For some, however, collecting freebies is a hobby, and it’s difficult to differentiate between people who are genuinely interested in using a product sample, and somebody who simply wishes to add to their collection. We’ve found that the vast majority of people are selective over the samples they obtain, but others aren’t so picky and have a tendency to pursue anything they can get hold of without a price tag. This begs the question: “How can a company guarantee their samples are being used, and if the investment is worthwhile?” The answer is it’s a balancing act. Companies take the rough with the smooth and hope that by distributing enough samples, their product will reap the rewards. Read on and we’ll examine whether free samples can generate additional sales.

Do free products equal more sales?

If the purpose of product samples is to increase sales and raise awareness, are companies successful in their endeavours? Let’s take a look at a number of examples:

A free sample of shaving gel, which I had obtained online, resulted in me purchasing over ten tubes of the sampled product. I was so impressed that I have become a loyal customer, and I would highly recommend the product. In fact, I have recommended it, and it has since been purchased on my recommendation. The company who produces this product is not the industry leader, but I have no reason to switch brands. In this company’s eyes, my satisfaction is a success story, and I doubt I’m the only one who evoked this reaction. Similarly, after requesting a sample of free tea bags promising numerous health benefits, one particular family has since become loyal customers. They now purchase the product regularly and have even recommended it to others in their area, much to the delight of the manufacturer. Word of mouth has certainly shown its value in this situation!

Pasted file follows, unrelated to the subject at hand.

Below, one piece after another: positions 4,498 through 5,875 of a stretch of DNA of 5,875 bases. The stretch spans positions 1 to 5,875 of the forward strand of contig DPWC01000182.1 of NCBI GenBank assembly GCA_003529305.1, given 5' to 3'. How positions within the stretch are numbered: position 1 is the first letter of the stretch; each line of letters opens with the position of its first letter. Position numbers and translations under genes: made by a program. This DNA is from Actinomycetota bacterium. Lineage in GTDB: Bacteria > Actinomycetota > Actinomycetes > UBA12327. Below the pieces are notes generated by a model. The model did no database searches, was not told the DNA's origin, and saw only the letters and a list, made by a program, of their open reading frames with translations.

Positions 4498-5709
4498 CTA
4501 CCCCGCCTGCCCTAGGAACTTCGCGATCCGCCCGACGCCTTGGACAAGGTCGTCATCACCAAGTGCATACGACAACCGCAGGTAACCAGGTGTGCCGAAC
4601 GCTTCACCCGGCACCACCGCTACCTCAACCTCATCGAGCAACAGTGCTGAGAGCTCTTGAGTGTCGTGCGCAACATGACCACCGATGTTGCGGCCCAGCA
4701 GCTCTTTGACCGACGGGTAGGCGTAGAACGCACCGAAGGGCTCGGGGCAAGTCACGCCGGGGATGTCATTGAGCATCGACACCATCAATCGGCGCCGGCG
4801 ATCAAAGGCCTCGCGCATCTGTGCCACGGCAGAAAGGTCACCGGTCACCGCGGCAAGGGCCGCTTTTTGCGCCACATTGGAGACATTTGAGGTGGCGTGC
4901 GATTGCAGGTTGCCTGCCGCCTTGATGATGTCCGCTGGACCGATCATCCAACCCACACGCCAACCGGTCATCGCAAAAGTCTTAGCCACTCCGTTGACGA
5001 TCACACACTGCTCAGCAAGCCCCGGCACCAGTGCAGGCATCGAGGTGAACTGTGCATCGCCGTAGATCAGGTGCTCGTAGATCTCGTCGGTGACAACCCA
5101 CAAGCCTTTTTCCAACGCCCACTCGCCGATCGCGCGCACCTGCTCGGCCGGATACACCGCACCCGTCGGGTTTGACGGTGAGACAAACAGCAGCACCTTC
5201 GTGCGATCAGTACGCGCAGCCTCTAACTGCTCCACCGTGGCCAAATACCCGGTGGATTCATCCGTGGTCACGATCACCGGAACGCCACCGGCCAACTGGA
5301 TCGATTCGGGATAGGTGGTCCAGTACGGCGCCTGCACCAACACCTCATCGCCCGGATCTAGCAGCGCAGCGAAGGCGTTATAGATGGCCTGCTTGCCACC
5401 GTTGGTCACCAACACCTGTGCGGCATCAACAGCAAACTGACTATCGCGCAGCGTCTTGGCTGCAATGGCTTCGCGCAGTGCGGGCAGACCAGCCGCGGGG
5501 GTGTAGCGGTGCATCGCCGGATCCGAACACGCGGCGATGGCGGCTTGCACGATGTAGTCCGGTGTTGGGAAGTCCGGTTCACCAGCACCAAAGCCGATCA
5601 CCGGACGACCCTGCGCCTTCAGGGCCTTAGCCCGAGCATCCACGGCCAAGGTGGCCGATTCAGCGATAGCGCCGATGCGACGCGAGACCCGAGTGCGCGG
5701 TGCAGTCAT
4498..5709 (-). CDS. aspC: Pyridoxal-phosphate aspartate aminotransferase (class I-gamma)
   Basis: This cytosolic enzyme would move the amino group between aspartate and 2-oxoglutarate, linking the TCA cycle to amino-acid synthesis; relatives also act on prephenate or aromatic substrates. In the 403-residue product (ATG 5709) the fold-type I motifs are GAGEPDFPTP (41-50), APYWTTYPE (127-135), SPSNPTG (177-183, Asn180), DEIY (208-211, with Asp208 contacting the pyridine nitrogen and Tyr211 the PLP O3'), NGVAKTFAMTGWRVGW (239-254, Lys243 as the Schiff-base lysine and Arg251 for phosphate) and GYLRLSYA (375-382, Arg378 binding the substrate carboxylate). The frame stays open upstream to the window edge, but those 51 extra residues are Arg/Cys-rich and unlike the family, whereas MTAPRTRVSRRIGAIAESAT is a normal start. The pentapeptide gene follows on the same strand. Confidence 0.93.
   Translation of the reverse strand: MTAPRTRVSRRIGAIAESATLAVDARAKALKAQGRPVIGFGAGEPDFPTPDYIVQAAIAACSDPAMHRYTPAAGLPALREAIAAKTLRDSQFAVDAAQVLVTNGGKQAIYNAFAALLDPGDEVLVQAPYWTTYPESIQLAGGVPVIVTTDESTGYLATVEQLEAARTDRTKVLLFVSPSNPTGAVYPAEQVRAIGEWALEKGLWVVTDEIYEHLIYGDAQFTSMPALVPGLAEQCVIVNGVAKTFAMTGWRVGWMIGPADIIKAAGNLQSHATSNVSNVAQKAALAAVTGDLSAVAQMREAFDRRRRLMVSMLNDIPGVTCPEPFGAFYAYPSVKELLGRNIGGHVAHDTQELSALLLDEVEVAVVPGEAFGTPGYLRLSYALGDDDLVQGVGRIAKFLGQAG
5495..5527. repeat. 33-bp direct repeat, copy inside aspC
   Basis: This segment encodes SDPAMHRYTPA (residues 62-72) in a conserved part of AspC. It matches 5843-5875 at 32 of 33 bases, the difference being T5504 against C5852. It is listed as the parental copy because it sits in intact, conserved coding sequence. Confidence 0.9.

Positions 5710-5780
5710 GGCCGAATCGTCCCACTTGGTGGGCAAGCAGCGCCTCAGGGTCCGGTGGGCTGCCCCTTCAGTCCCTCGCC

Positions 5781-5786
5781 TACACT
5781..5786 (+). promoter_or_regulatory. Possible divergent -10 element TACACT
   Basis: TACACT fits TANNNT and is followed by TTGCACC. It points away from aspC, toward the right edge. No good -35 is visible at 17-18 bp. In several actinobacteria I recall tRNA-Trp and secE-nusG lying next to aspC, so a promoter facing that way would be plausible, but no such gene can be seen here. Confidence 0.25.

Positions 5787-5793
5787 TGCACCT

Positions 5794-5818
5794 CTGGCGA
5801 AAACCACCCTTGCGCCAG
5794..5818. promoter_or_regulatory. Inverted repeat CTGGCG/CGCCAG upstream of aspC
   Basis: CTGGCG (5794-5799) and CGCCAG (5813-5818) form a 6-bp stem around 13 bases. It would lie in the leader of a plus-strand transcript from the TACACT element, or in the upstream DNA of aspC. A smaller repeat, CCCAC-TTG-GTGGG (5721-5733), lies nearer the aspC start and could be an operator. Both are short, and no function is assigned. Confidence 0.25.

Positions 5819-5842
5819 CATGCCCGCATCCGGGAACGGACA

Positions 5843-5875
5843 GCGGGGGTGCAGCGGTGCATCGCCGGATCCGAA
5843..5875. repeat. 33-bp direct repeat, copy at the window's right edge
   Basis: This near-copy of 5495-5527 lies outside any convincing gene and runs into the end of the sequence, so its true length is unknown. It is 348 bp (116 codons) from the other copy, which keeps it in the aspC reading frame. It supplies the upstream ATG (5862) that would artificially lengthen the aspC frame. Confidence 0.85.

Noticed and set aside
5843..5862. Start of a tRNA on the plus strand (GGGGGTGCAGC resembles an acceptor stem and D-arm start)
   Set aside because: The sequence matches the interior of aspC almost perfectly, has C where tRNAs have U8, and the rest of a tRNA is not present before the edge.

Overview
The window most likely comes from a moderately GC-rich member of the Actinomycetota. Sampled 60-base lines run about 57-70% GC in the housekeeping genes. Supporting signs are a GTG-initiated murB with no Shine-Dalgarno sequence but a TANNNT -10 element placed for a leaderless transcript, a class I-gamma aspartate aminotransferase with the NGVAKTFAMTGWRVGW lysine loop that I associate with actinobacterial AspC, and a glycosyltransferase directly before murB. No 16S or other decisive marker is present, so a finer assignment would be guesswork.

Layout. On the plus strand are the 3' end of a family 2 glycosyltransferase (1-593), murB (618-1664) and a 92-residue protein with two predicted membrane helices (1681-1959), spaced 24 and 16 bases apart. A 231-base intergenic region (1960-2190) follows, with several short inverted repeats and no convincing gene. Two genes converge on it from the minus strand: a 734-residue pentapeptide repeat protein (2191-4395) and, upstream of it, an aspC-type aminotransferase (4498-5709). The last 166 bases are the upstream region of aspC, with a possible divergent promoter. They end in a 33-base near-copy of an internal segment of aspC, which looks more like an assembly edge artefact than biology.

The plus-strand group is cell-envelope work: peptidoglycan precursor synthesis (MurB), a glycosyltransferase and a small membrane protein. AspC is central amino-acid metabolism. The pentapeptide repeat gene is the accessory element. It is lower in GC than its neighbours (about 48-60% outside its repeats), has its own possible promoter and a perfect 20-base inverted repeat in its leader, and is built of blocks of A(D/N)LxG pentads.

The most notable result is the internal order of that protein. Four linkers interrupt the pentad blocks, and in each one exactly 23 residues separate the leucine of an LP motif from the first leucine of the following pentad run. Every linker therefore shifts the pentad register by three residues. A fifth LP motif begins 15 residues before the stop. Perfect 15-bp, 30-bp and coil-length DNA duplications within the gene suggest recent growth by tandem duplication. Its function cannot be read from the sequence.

However, not every story is as rosy. If you sample a product and end up disliking it, you’ll likely do much more than avoiding the product in future. You might voice your dissatisfaction! (Granted, perhaps not as forcefully as if you had purchased the product, but the point remains). Studies suggest we tell far more people about our dissatisfaction than our more positive encounters. Therefore, free samples could be risky business if the quality of the product is not adequately tested beforehand. Even so, and more often than not, people are happy to receive anything for free. If they dislike the item, it’s unlikely they’ll dwell on it for too long.

So free samples do have their benefits and in some instances, have been remarkably successful. But for companies looking to increase their market share, offering samples alone is rarely the magic formula. When combined with other marketing activities, however, free samples can indeed increase sales, raise awareness and create a buzz around products that may otherwise go unnoticed. One thing is for sure: free samples are here to stay, at least for the foreseeable future.